legs than the others. They stick out from the hind end and they are
called uropods. Each one is forked, with the outer branch
usually much stouter than the inner one. The uropods probably act as
sensory organs, analogous with the hind legs of some centipedes and
they also secrete repellent fluids which protect the animals from some
of their enemies. Repellent fluids are also secreted from most segments
of the body.
Although protected to some extent by their repellent
fluids, the woodlice are eaten by a wide range of other animals. Shrews,
toads, ground beetles, centipedes and some spiders are among their most
numerous predators. The animals also suffer from attack by parasites
of several kinds. Among the commonest are several kinds of blow-fly.
Stimulated by scent, the female blow-fly seeks out the woodlouse haunts
and lay their eggs there. The maggots which hatch from the eggs bore
their way into the woodlice and remain there, feeding on the tissue
of their hosts, (just what the Cluster Fly does
to a worm). There is normally only one maggot in each woodlouse..pheww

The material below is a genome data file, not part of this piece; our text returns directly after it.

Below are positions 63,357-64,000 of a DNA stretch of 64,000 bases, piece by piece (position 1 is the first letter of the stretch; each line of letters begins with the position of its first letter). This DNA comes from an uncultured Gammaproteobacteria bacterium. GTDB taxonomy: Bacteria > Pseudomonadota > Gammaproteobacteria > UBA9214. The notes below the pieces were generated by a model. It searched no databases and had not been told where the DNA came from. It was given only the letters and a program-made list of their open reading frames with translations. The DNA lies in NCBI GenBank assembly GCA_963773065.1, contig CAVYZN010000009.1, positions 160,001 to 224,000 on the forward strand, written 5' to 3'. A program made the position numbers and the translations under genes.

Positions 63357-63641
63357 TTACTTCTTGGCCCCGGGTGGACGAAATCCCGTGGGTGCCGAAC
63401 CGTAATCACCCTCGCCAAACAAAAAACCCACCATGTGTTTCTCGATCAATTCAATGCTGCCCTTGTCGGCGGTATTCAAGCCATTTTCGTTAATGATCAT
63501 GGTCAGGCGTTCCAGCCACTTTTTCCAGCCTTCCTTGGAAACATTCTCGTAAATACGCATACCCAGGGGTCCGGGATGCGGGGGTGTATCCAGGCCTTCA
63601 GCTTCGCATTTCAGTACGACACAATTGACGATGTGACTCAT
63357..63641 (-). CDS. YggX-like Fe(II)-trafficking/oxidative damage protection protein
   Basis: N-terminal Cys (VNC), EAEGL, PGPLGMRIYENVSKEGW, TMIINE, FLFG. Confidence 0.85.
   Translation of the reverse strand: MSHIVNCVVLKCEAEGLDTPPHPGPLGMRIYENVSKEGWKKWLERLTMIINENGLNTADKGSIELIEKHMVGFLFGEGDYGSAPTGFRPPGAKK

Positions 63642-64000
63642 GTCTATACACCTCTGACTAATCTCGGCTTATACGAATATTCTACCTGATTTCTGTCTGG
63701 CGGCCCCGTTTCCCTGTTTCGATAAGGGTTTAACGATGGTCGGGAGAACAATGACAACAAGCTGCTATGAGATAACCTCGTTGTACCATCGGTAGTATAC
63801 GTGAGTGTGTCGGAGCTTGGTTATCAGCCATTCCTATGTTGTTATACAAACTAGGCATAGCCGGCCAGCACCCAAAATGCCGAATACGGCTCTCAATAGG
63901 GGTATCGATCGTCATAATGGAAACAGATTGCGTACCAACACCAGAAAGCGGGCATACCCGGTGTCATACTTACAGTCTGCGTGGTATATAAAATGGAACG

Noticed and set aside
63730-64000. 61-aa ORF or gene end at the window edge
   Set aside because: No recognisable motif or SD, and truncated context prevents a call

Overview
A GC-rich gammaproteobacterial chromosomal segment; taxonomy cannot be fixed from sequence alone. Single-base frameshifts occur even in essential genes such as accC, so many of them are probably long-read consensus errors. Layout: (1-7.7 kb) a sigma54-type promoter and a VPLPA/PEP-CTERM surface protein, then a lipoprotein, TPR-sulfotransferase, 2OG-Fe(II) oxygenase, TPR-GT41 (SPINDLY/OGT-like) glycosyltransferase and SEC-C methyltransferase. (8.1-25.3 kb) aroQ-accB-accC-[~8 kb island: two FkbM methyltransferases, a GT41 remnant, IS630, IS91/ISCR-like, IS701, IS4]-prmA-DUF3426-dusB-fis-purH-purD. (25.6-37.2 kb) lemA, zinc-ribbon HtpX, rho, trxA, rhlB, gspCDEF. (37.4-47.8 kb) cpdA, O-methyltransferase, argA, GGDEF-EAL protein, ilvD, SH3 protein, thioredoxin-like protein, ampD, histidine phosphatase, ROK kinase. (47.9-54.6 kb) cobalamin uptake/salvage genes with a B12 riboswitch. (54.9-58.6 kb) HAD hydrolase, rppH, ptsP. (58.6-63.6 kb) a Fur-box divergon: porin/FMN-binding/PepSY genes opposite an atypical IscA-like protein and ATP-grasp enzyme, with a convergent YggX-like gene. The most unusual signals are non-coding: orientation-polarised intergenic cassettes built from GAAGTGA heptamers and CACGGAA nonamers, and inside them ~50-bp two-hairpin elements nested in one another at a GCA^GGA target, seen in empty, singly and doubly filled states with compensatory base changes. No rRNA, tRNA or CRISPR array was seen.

that's enough isn't it?..and by the time the maggot is fully grown the
woodlouse is nothing more than a shell.
During the breeding season, which lasts for most of
the summer, the females develop a brood pouch under the pereion. The
pouch is formed by a number of overlapping plates which grow in from
the sides of the body, and form a false floor to the body. The space
between the body and this false floor is filled with liquid and the
female lays her eggs into it. Studies indicate that the eggs of Porcellio
scaber take about a month to hatch. The fluid then gradually
disappears from the pouch and the little woodlice, about the size of
a grain of rice, leave after a few days. They are very pale and only
have six thoracic segments, but they soon moult to reveal seven.
Treatment is the same as for any ground
dwelling insect and is fully explained on the Millipede
page. But a lot of consideration should be given to Integrated Pest
Management (IPM) and there is a company called Russell IPM who manufacture
pheromones and green sorts of treatments, some of which involves just
plain old HOUSEKEEPING, anyway click on Russellipm
to go have a look.